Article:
MBC Open Letter to Jeremy Corbyn: Lead the Labour Party in Respecting our Right to Freedom of Thought-Speech and Lift the Unjust Suspension of Marlene Ellis!

07/06/16

 

 

As our Black communities were worrying about the health of Muhammad Ali, our great icon of Black Power as he lay hospitalised, again, from well-known chronic health problems, some White Supremacy racist, sexist and misogynist apparatchiks of the Labour Party were busy making a baseless concoction to suspend Marlene Ellis, Acting General Secretary of the Momentum Black ConneXions (MBC). On Friday 3rd June 2016, Marlene Ellis was notified, in writing, that she was suspended from membership of the Labour Party. She stands up, and out, as one of those trying hard in community service, to follow the exemplary footsteps of Muhammad Ali, this champion of Black Peoples and other progressive humanity throughout the World.

It is shockingly ridiculous that the reason given for this outrageous suspension is the MBC Open Letter addressed to you Jeremy, entitled: ‘Lift the Labour Party suspension of Ken Livingstone for an honest straight-talking battle of anti-racist ideas to thrive in Britain’ dated 04/05/16, https://momentumblackconnexions.wordpress.com/2016/05/04/an-open-letter-to-jeremy-corbyn-lift-the-labour-party-suspension-of-ken-livingstone-for-an-honest-straight-talking-battle-of-anti-racist-ideas-to-thrive-in-britain/ We unequivocally reiterate that we are standing by all we have said in the above MBC open letter. All the more so, since it also contains the argument completely repudiating the case being made against the likes of Marlene Ellis as the reason for their suspension. In fact, the aforementioned open letter reflects the views of many people within our Black communities across the world.

We strongly denounce Marlene Ellis’ suspension from the Labour Party as smacking of Anti-Black Racism, targeting those who are advocating ‘politically Black’ perspectives and more specifically Afriphobia, since she is currently one of the most prominent but also one of the few independent-minded feminist political activists from our Afrikan Heritage communities in the public arena in and beyond the United Kingdom, and specifically within the Labour Party. Taking into account the fact that Marlene Ellis’ suspension is coming right after the battle against a similar unjustified suspension of Anti-Racist activist and Labour Party member, Jackie Walker, has been won, it is clear that it is not these individuals that are being singled out for persecution; it is our entire Afrikan heritage communities, in and beyond the UK that are being targeted for White Supremacy racist, sexist, misogynist intimidation, victimisation, bullying and harassment. It is our view that this is happening in order to intimidate and silence the resurgent voices of Black Power that are increasingly being raised against Global Apartheid Racism from the grassroots our Black communities worldwide. Clearly, there appears to be a powerful lobby within the Labour Party that is frightened about the prospects of such resurgent progressive forces of Black Power succeeding, this time round, in the complete eradication of the Coloniality of Power that the UK and other European Powers continue to use in terrorising the masses of our Black Peoples into continued subjugation to White Supremacy Racism. Such racism holding sway in the Homelands of our Indigenous Peoples of Afrika, Asia, Abya Yala (the so-called Americas) and Oceania.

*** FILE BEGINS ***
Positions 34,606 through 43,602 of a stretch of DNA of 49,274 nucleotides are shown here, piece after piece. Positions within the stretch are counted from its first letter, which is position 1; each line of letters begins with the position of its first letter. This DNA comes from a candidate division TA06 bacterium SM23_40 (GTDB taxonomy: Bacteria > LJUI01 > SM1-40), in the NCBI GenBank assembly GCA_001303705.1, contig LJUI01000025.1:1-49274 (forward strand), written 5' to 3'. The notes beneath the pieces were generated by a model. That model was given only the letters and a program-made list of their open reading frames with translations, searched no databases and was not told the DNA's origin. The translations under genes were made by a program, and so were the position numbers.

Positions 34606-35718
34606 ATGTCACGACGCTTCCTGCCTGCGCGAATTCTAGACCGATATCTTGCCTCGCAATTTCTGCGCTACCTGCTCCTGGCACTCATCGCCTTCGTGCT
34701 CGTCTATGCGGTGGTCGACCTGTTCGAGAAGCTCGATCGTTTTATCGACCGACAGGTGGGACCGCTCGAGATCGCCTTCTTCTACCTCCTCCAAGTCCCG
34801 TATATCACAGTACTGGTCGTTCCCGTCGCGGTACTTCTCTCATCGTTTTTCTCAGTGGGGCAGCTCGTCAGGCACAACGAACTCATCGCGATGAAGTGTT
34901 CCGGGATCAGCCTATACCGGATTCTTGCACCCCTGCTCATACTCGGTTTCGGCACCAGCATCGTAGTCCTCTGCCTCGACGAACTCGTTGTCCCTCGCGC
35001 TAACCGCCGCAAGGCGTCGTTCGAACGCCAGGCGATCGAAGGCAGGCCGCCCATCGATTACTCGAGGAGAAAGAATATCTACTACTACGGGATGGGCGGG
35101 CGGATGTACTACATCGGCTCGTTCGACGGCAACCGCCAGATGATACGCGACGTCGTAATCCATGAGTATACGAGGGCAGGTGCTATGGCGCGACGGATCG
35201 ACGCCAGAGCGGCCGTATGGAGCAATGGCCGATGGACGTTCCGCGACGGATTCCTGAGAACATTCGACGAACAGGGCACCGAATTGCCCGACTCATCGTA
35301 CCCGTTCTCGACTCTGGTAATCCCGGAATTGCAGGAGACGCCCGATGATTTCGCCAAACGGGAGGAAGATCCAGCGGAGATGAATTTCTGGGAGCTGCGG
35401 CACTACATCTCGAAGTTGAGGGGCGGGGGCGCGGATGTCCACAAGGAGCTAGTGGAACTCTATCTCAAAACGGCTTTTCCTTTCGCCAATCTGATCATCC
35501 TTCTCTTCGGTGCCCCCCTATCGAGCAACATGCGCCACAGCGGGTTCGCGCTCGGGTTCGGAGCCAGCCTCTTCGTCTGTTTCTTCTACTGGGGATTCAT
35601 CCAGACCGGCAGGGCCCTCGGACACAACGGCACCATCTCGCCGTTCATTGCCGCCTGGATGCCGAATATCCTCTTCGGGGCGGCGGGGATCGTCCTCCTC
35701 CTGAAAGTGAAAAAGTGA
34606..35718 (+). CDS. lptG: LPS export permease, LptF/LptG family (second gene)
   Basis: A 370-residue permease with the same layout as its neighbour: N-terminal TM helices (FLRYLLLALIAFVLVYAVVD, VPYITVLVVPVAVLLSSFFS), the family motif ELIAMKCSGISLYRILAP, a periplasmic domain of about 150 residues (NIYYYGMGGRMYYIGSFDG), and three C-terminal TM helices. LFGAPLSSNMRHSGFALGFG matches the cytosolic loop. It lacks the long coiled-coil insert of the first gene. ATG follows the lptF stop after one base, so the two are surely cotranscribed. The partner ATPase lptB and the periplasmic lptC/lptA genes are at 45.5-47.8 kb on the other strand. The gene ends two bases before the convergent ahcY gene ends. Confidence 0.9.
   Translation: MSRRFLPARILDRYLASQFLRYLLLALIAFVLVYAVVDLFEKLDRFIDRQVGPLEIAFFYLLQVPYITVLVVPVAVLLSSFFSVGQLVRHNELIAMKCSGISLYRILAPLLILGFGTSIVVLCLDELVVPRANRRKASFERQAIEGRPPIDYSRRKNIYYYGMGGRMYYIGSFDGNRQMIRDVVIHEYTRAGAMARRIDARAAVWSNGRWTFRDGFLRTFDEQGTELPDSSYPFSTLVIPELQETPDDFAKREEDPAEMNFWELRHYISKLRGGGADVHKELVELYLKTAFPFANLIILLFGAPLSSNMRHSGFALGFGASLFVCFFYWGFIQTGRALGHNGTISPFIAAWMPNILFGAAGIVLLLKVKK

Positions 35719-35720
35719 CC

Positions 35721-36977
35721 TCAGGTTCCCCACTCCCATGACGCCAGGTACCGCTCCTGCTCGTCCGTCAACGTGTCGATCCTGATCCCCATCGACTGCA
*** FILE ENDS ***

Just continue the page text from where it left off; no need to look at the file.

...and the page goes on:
We reiterate our deep concern that there is a disproportionate focus within the Labour Party on one specific type of racism, i.e. Anti-Semitism, to the exclusion of all others; in particular, Anti-Black Racism; its specific form of Afriphobia, Casteism and Islamophobic Racism. This point was also made in our previous open letter ‘Lift the Labour Party suspension of Ken Livingstone for an honest straight-talking battle of anti-racist ideas to thrive in Britain’ mentioned above.

That is the reason why, as MBC, we mandated some of our representatives to be signatories to the ‘Call It By Its Name: Afriphobia Is Racism Against African PeopleOpen Letter To Labour Party’s Chakrabarti Inquiry from a group of Africans concerned about the inquiry’s focus and language’ coordinated by Africans for Jeremy Corbyn Values: https://app.mailerlite.com/p1d6s4.

Whilst we do not condone any ‘oppression olympics’, we also unreservedly condemn attempts to privilege one form of oppression over others, completely ignoring the best practice of Intersectionality. What this callous and discriminatory approach, to dealing with manifestations of racism displays, is that the Labour Party chooses to ignore the fact that there are sometimes manifestations of historical and contemporary oppression between and within oppressed communities which impact on our inter and intra-ethnic group relations. For example, to recognise Anti-Semitism does not mean that one has to deny the existence and seriousness of Anti-Black and Anti-Afrikan prejudice and discrimination directed towards people of Afrikan and other Black community heritages even by those who may be victims of Anti-Semitic forms of racism. More so, since this aggravates the still ongoing genocide and ecocide being experienced by Black Peoples even in our own Homelands.